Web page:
Kristine Michael is a ceramic artist and designer from National Institute of Design Ahmedabad, based in New Delhi. She is an arts educator, independent researcher, writer and curator, currently completing her PhD in art history from School of Arts and Aesthetics JNU.

MuLim Park secured a BFA in Ceramics from Hongik University, Korea in 1991. In 1996, he completed a BFA from the California Institute of Arts, U.S.A. and he secured an MFA from the same Institute in 1998. As an artist, he has participated in solo and group shows in Korea, Germany and has participated in workshops, conferences and residencies in Korea, Germany and Japan. He has curated several small and large-scale exhibitions in Seoul, Korea, in Eindhoven, Netherlands and in Singapore, to critical acclaim. As an arts administrator, he has been involved with the Mullae Art Space as a Committee Member, as a Non-executive Board Member of Junggu Cultural Foundation and as a Member of the Governance Committee for the Seoul Artists’ Platform. He has also managed Alternative Gallery Space operations such as the Jungdabang Project, The 3rd Place and Artspace Seoul13. For the exhibition at Prism, InKo Centre’s virtual gallery, MuLim has selected 8 Korean artists - 4 ceramic and 4 glass artists who show exemplary technique; thought-provoking concepts and finesse of presentation.

Click on to view this exhibition at Prism - InKo Centre's virtual gallery, on Friday, 21 January 2022 at 6.00 p.m. IST.

The exhibition will be on view until Thursday, 31 March 2022.

Annyeong Station - K-pop

Annyeong Station - K-pop

Annyeong Station, is a newly initiated platform in our infotainment section, for conversation, interaction and exchange. With a focus on Korean popular culture, this online space will include three segments:

K-factor: with freewheeling discussions, fun facts, demos and personalised conversations, with invited guests and K-enthusiasts, on K-pop, food, drama and fashion.

K-lounge: with curated interactions with industry specialists and influencers.

K-learn: which offers specially crafted, short hobby courses to connect through interlocking examples of Hallyu or the Korean Wave, with representative words, phrases and sentences of the Korean language.


Date: Saturday, 22 January 2022 | Time : 6.00 p.m. IST


In the next episode of K-factor, we focus on K-pop’s enduring appeal. Moderators Nithya & Anusha take you on an informative journey of revealing various facets of K-pop that have quite literally, taken the world by storm! With interesting anecdotes, lively personal stories and a breezy Q&A session, this episode will focus on how K-pop has impacted lives, often as harbingers of hope, with powerful, positive messages of love, compassion, fortitude and rejuvenation.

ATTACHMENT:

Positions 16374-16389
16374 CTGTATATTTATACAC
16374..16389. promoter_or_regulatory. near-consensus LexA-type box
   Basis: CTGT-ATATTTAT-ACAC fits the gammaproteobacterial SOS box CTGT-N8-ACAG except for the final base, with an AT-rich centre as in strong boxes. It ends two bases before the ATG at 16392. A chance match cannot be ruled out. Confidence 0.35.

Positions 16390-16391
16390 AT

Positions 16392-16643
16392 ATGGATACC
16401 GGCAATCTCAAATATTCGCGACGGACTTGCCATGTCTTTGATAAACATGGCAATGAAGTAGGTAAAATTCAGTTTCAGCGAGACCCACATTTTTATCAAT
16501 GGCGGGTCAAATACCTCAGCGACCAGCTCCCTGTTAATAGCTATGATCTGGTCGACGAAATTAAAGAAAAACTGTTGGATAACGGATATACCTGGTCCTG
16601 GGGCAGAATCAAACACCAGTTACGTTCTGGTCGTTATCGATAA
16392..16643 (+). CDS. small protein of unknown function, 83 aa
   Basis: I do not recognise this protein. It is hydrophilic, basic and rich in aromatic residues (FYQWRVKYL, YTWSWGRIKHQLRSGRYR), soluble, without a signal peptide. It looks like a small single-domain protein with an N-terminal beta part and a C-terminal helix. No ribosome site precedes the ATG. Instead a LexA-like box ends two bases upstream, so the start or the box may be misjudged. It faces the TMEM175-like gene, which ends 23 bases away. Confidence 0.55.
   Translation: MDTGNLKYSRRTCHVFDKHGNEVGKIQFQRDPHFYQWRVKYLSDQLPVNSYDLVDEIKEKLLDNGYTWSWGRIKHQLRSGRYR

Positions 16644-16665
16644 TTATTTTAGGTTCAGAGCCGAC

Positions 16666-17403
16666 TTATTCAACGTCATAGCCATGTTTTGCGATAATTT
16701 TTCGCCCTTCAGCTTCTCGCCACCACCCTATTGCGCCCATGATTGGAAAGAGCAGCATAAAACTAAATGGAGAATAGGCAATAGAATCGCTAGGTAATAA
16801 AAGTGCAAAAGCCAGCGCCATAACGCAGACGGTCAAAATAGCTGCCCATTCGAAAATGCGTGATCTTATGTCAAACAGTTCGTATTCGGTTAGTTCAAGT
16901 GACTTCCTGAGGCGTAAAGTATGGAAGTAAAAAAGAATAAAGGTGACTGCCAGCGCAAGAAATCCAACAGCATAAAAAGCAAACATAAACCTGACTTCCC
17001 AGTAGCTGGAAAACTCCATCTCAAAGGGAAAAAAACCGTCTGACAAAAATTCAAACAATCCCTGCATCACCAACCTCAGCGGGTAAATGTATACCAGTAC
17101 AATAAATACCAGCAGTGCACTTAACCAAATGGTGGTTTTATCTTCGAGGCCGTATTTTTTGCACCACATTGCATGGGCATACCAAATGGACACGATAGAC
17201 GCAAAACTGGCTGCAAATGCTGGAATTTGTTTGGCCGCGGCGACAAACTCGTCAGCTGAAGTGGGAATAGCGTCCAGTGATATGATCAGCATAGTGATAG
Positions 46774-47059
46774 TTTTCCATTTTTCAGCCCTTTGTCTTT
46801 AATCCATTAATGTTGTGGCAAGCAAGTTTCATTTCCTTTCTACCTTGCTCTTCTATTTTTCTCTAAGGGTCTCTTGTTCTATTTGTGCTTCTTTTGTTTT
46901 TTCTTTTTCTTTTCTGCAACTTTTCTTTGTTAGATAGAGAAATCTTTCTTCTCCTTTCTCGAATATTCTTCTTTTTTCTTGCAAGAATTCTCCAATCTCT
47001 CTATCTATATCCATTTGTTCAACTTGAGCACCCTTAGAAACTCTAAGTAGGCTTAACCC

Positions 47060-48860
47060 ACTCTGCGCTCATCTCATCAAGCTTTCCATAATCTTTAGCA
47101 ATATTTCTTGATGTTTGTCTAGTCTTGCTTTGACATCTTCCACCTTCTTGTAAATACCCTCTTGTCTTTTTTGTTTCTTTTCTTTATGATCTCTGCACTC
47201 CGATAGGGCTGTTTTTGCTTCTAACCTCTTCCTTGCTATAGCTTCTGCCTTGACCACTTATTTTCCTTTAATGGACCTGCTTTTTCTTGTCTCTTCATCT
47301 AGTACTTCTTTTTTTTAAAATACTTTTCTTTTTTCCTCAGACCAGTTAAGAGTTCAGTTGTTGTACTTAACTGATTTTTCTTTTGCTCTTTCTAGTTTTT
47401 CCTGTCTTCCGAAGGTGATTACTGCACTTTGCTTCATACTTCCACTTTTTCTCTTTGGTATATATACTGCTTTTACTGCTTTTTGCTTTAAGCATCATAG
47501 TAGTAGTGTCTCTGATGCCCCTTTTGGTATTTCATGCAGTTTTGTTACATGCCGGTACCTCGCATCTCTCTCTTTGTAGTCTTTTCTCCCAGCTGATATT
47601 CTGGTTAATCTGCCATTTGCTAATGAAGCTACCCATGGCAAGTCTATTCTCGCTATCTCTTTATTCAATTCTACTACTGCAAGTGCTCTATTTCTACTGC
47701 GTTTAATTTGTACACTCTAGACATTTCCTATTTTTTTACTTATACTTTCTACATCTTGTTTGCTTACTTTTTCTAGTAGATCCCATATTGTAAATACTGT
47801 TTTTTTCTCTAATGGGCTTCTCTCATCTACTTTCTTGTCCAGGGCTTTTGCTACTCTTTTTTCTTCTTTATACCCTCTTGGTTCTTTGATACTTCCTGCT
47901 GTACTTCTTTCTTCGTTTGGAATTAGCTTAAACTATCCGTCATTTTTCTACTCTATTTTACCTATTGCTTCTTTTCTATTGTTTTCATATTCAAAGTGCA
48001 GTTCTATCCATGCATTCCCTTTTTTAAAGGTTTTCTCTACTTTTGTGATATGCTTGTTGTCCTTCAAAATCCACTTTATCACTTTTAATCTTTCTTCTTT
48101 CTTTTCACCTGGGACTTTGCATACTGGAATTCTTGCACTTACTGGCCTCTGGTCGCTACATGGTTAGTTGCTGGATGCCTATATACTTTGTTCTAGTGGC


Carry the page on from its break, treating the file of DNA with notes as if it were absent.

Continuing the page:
When I’m not a kid or an adult, when I’m just me, I shine the brightest.” — IU featuring G-Dragon, “Palette”.

This quote, just one of many from the K-pop world, is an aspirational reminder that whether young or one just needs to trust oneself t achieve one’s full potential.

The forthcoming episode hopes to share this world of inspiration with fellow fans to hopefully, incite curiosity and excitement with a fun and interactive session.

Click on on Saturday, 22 January 2022 at 6.00 p.m. IST.

The Cultural Heritage Series - Episode 7

Cheoyongmu: The Dance of Cheoyong

The Cultural Heritage Series

Date: Thursday, 27 January 2022 | Time : 6.00 p.m. IST


Cultural heritage provides both tangible and intangible representations of the values, beliefs, traditions and lifestyles of prior generations, which through careful preservation, continue to have relevance in contemporary times.

The Cultural Heritage Series aims to focus episodically on introducing and celebrating singular aspects of Korea's cultural traditions. In the seventh episode of this series, we focus on The Dance of Cheoyong (Cheoyongmu), a dance form that was derived from a legendary folk tale about a mythical character named Cheoyong. It is a mask dance that has been passed down for over a thousand years from the Silla Kingdom (57 B.C.-A.D. 935). It is also called The Dance of Cheoyong in the Five Directions (Obang cheoyongmu) and is noted for its majestic and vigorous movements. A talismanic dance that incorporates cosmic energies, this is the only for

The Dance of Cheoyong, an epitome of Korean dance, is packed with symbolism, incorporating traditional Korean philosophy and values in its costumes and movements. This court dance is today performed on stage but was formerly used to dispel evil spirits and pray for tranquillity at royal banquets or during exorcism rites on New Year’s Eve to promote good fortune.

The Dance of Cheoyong (Cheoyongmu) was included in 2009 in UNESCO’s Representative List of the Intangible Cultural Heritage of Humanity

Tune in to on Thursday, 27 January 2022 at 6.00 p.m. IST.

The Cultural Heritage Series

is presented in association with
The National Intangible Heritage Center,
Republic of Korea.